Half of all consumers believe that when a doctor prescribes a medication, it has been tested and proven to work for the disease or symptom that a patient has, a survey indicates. Sadly, those consumers are sorely mistaken.
At least 21 percent of all medications that U.S. adults use are prescribed to treat ailments that Food and Drug Administration won’t allow drug companies to list on the medication’s label. These so-called off-label prescriptions are perfectly legal even though three-fourths of the time no independent scientific evidence exists to show that an off-label prescription works for the condition for which it’s used.
Although FDA regulates drug companies, it doesn’t regulate the practice of medicine. As a result, doctors are free to prescribe any treatment, no matter for what FDA originally approved it, says Allen Shaughnessy, who is a professor of medicine at Tufts University School of Medicine. “If a doctor wants to give you a pill and tell you, ‘Put this under your arm and dance on a gravestone at midnight,’ FDA can’t do anything about it,” he says.
Such an environment motivates drug companies to feed new excuses to doctors to get them to prescribe their medications for ever-expanding treatments, which allows the drug companies to boost sales of their medications without having to commit the time and expense of getting FDA approval. As a result, a drugmaker can take the path of least resistance to get FDA approval, then go hog wild on off-label use to rake in big cash even though such an approach frequently works against a patient’s best medical and financial interest, says Dr. Adriane Fugh-Berman, who is the director of PharmedOut, which is a pharmaceutical-industry-watchdog project at Georgetown University.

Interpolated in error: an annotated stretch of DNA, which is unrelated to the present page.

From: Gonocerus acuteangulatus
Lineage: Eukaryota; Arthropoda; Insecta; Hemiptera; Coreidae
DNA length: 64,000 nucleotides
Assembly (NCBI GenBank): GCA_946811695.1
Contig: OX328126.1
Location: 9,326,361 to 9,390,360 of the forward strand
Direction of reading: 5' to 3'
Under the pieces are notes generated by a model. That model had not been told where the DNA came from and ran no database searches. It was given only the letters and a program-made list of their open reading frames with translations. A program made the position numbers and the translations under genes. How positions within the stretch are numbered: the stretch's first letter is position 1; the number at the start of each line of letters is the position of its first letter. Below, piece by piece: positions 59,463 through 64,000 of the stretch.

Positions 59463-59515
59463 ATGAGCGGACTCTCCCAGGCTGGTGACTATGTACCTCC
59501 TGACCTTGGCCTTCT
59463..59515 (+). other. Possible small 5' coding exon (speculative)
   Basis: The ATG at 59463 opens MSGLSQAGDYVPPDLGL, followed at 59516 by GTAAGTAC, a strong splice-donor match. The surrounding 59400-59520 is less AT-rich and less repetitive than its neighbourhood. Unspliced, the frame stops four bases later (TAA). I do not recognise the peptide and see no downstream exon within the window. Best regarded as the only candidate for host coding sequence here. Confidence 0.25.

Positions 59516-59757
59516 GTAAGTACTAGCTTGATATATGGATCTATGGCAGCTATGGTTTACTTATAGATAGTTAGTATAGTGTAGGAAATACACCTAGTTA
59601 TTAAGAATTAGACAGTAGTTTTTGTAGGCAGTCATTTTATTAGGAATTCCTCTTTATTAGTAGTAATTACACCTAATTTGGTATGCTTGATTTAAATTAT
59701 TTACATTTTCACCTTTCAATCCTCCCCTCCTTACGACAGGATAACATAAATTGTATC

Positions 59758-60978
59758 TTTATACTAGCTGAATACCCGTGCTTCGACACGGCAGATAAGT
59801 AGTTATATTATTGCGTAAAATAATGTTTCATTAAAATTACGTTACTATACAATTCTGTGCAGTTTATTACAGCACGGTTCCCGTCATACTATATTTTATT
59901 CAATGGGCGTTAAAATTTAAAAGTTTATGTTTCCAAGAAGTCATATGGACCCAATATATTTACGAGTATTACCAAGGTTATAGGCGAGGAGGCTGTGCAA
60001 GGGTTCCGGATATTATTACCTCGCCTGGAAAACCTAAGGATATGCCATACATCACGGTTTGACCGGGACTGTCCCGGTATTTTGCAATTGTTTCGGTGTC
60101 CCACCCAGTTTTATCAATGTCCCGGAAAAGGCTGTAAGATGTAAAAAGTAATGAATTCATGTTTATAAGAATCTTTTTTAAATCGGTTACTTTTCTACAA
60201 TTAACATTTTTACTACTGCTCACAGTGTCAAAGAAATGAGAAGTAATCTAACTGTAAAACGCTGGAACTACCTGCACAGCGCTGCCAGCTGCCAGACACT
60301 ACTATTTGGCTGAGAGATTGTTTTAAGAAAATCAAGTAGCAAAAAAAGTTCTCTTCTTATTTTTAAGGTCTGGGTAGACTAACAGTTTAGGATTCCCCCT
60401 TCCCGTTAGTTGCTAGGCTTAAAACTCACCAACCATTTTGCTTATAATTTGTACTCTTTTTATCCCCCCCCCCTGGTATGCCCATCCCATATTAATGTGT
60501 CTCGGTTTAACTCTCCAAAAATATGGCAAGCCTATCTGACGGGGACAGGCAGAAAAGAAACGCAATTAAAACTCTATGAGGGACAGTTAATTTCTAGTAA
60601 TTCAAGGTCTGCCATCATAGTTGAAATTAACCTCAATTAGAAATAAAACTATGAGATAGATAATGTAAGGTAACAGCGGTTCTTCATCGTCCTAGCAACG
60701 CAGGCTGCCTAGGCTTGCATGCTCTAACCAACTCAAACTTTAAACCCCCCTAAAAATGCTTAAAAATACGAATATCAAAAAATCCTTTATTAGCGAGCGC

Off-Label Prescriptions That You Should Avoid
Without question, circumstances exist where off-label prescriptions deliver benefits for consumers, particularly in the case of cancer medications, where off-label use is considered to be an acceptable practice because of the number of experimental treatments that are used for cancer. Off-label use of medication also is the standard for children’s care, because FDA doesn’t approve any medication for children. (See “Acceptable Off-Label Prescriptions.”)
Acceptable Off-Label Prescriptions
However, in all too many cases, an off-label prescription is the result of a drug company’s attempt to sell a medication for an unproven and sometimes unsafe use just so the company can fatten its bottom line, independent health-care experts tell Consumers Digest. At the very least, drugmakers appear to be guilty of abusing a prescription-medication system that’s designed to give doctors the flexibility to do what’s best for their patients. The manipulative practices that drug companies employ could become even more widespread in the years ahead if the U.S. Supreme Court is asked to hear a dispute regarding whether FDA restrictions for marketing of medications for off-label use violate the free speech of drug companies. A ruling that favors drugmakers would open the floodgates to more off-label marketing and allow drug companies to push off-label use of medications even more broadly and with less evidence of the medications’ efficacy, experts say.
BEHIND THE SCENES. Here’s how off-label prescriptions commonly materialize, according to the 14 independent experts whom we interviewed: A drug company creates a medication that FDA approves to treat a particular ailment. When a doctor prescribes the medication for that FDA-approved use, it’s called on-label use, because the label that’s on the medication’s container or that’s attached to the prescription that you pick up at the pharmacy says FDA has approved it for that particular ailment.